"I'm the Ocean" - Neil Young
- I finally got around to reading Kevin Drum's article in Mother Jones about organized labor's decline and its impact on politics, policy, and the character of the Democratic Party. It's really a remarkably good piece, laying out in concise fashion the negative consequences that this has had on the middle and working classes both in terms of having a political voice and with respect to the distribution of wealth in the country. I strongly recommend reading it. The piece also demonstrates Drum's political evolution in recent times from a pretty moderate guy to someone who has become increasingly to the left in economic matters. It's a heartening development. Sadly, the substance of the story is not one which generates a whole lot of optimism. Like me, Drum is deeply skeptical that labor in its present weakened state can ever achieve a level of density again that will approach those enjoyed in the early 1970s. How we will create a broad based movement geared to the economic interests of the great bulk of Americans in its absence remains a pretty vexing dilemma.
- One possible hopeful note for labor is the potential that the overreach by various GOP governors, especially Scott Walker, is going to have a galvanizing effect on union members. There is a sense that at least three of the members of the Wisconsin Senate are pretty vulnerable to recall efforts -- if the unions and their allies can pull this off it would actually put the Democrats back in charge of the Senate. If they can then take Walker out next year, it will undoubtedly strike fear in the hearts of a lot of Republicans. One of my law partners was out in Madison this weekend and said it was quite overwhelming -- the crowds, the energy, the focus were all very impressive. Evidently there is an upcoming election for the Supreme Court in Wisconsin and this too could possibly serve as a proxy battle for the parties. Certainly the grass roots energy being generated could make states like Wisconisn, Ohio, and Indiana (where there was a demonstration with several thousand building tradesmen last Thursday) much more likely to remain in the Democratic fold in the 2012 presidential election.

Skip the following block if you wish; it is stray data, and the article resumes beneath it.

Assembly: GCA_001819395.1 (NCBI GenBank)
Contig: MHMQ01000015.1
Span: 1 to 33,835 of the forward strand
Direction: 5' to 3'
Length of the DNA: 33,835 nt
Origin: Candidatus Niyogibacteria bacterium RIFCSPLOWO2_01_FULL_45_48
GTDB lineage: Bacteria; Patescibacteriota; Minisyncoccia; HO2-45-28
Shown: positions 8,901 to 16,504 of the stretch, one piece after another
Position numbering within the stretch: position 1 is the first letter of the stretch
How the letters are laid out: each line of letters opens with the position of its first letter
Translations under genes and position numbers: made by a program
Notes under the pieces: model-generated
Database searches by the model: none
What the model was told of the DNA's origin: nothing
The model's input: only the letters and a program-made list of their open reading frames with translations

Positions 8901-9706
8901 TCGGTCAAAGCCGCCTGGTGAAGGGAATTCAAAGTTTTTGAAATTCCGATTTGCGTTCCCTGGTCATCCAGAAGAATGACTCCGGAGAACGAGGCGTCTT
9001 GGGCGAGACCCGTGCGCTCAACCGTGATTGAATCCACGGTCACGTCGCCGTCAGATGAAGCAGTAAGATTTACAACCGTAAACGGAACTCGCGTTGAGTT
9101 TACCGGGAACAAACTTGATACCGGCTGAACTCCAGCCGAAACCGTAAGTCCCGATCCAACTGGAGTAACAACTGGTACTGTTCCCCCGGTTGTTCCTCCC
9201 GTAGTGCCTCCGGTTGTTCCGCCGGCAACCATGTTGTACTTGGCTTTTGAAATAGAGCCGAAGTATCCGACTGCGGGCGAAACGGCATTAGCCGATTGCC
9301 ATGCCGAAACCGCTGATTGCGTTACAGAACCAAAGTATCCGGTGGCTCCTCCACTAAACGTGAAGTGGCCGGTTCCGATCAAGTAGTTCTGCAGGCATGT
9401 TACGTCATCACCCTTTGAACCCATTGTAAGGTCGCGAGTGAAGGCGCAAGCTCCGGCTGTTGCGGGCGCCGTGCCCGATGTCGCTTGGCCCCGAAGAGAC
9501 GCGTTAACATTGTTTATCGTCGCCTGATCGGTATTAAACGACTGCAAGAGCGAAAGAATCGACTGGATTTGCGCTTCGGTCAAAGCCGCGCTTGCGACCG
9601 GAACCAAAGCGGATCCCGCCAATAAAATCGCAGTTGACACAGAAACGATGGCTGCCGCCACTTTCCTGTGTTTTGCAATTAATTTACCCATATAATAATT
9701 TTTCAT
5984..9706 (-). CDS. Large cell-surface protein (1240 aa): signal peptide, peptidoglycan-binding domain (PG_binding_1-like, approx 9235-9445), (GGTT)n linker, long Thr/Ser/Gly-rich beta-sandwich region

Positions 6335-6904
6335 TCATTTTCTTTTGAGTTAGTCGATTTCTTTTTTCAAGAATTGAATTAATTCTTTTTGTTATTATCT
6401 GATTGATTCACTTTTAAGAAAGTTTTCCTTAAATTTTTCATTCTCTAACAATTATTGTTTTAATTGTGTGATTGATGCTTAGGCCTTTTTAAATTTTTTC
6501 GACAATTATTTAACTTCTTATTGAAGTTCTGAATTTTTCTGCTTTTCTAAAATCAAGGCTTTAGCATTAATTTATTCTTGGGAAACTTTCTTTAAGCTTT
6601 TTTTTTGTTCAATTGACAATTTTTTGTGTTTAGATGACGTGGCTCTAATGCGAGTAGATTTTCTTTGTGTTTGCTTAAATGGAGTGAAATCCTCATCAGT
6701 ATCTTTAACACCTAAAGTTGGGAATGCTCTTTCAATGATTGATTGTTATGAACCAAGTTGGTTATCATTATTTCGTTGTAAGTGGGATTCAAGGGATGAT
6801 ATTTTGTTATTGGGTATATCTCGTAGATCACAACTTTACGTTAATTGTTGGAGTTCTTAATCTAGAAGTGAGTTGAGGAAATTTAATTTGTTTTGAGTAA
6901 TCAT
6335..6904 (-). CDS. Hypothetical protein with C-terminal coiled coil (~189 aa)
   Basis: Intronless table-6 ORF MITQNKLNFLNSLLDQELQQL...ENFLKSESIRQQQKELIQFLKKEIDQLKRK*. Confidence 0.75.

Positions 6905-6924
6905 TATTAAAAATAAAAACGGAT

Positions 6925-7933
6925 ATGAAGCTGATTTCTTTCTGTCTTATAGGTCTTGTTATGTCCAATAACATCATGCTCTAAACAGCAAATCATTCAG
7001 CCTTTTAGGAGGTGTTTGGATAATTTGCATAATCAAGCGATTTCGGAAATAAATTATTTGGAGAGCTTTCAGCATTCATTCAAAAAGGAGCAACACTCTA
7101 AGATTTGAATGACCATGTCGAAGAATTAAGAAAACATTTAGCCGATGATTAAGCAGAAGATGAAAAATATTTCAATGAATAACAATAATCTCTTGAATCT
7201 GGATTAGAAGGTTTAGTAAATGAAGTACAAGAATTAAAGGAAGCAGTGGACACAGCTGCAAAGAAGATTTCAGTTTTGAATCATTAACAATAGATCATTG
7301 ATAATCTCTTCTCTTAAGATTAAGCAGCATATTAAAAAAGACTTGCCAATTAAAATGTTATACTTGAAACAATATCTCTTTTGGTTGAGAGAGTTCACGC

- Nicholas Krstof had an interesting column yesterday advocating for far greater pay for teachers. Obviously, this is not going to happen in the current environment. (I don't agree with the shots that Kristof takes at teachers unions by the way.) But this does seem to be an area where the vaunted market forces somehow do not seem to apply in the way that Republicans often argue they should. I would definitely have considered becoming a teacher (not sure I would have been any good at it) if it was the kind of job that was more greatly esteemed by the public and where a salary in the low six figures would have been attainable. The idea, however, of basically being villified while being paid less than a legal secretary just didn't hold much appeal to me as a young person. It is assumed that we need to pay bankers in the seven figures so that they we will attract the top talent to these positions -- but we are somehow thought able to attract top flight talent to teaching by paying people $48,000 a year, plus the psychic income associated with the joys of teaching our magnificent offspring.
- Share your thoughts on this, Japan, Libya, or anything else that on your minds.